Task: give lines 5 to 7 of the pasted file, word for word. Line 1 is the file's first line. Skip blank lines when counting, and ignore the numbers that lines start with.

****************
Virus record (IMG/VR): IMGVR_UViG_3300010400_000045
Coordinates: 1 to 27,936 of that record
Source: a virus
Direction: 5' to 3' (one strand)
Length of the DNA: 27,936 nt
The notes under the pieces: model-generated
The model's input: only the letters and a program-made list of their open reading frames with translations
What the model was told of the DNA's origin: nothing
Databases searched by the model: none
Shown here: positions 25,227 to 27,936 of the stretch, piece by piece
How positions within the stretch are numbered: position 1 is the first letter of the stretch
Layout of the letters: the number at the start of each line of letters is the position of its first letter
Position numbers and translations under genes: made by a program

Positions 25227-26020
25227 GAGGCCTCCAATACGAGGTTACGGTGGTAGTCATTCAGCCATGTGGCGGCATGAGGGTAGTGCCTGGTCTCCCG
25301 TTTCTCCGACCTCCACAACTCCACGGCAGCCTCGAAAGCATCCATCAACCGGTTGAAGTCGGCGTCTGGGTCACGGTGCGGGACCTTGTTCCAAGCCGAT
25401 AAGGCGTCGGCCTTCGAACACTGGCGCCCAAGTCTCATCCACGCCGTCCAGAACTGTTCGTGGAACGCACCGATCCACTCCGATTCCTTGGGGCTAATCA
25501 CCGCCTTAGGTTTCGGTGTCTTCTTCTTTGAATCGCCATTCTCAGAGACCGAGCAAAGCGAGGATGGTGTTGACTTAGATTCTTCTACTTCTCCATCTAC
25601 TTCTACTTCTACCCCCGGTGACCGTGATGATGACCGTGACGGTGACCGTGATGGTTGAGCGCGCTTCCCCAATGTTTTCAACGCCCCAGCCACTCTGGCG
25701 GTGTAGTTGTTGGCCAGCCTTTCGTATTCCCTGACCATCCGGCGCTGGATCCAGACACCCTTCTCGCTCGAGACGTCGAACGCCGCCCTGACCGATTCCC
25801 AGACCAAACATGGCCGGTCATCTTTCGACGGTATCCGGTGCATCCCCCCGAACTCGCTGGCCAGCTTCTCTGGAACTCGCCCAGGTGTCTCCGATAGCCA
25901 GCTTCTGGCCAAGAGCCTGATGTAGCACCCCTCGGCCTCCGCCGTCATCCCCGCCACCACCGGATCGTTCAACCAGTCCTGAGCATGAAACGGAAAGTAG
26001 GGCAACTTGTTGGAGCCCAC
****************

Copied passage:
Length of the DNA: 27,936 nt
The notes under the pieces: model-generated
The model's input: only the letters and a program-made list of their open reading frames with translations